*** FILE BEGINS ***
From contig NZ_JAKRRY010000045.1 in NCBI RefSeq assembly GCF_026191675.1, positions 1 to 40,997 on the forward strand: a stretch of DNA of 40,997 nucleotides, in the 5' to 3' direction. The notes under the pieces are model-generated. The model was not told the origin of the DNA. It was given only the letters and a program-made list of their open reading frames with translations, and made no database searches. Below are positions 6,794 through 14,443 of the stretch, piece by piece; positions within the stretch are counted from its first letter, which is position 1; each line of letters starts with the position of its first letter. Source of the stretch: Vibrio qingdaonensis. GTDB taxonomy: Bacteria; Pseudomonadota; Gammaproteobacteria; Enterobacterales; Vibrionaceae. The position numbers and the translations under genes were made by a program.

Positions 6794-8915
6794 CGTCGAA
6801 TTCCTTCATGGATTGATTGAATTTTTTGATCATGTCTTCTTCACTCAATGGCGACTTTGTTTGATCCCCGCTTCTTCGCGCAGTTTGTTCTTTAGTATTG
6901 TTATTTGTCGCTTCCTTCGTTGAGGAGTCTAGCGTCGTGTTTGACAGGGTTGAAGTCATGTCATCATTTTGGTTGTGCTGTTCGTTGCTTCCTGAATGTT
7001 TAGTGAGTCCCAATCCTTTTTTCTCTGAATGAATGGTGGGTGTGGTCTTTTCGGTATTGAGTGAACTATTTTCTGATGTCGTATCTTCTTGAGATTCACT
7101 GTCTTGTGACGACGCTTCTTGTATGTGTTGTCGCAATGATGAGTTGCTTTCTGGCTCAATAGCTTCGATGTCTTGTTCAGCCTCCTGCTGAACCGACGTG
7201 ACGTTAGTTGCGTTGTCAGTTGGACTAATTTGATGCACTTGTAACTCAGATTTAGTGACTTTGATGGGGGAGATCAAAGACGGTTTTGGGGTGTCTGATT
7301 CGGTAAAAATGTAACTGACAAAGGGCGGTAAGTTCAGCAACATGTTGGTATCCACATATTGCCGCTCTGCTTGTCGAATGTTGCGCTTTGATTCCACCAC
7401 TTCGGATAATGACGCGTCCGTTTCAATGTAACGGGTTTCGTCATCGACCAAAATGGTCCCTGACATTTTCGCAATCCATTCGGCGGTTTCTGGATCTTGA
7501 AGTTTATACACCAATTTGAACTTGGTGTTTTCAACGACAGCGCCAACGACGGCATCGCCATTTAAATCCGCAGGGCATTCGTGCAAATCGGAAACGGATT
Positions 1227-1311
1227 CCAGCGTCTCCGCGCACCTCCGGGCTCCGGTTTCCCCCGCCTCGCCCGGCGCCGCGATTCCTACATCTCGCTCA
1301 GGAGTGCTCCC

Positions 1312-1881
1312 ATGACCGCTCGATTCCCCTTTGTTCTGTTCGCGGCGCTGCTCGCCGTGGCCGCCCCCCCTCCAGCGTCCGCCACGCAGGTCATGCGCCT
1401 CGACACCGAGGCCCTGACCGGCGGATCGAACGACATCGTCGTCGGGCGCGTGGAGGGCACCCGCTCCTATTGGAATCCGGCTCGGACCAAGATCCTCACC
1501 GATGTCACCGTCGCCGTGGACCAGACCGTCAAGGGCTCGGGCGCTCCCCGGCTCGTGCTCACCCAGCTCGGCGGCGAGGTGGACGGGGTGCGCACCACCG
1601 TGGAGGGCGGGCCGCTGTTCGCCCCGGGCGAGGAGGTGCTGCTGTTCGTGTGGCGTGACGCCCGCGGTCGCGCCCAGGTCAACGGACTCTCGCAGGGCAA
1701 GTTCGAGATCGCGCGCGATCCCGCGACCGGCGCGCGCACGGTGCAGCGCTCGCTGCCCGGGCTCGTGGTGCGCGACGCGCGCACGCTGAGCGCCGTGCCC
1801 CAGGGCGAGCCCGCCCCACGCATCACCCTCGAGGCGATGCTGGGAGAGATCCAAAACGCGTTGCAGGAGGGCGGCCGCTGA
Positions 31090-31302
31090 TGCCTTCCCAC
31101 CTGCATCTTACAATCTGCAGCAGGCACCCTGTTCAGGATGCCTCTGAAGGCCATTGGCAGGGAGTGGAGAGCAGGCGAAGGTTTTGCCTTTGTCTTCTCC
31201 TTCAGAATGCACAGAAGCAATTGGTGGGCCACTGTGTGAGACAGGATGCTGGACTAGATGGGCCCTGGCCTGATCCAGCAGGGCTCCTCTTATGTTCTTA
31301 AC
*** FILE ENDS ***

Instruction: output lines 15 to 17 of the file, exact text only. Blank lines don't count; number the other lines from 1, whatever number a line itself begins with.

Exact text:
Positions 1312-1881
1312 ATGACCGCTCGATTCCCCTTTGTTCTGTTCGCGGCGCTGCTCGCCGTGGCCGCCCCCCCTCCAGCGTCCGCCACGCAGGTCATGCGCCT
1401 CGACACCGAGGCCCTGACCGGCGGATCGAACGACATCGTCGTCGGGCGCGTGGAGGGCACCCGCTCCTATTGGAATCCGGCTCGGACCAAGATCCTCACC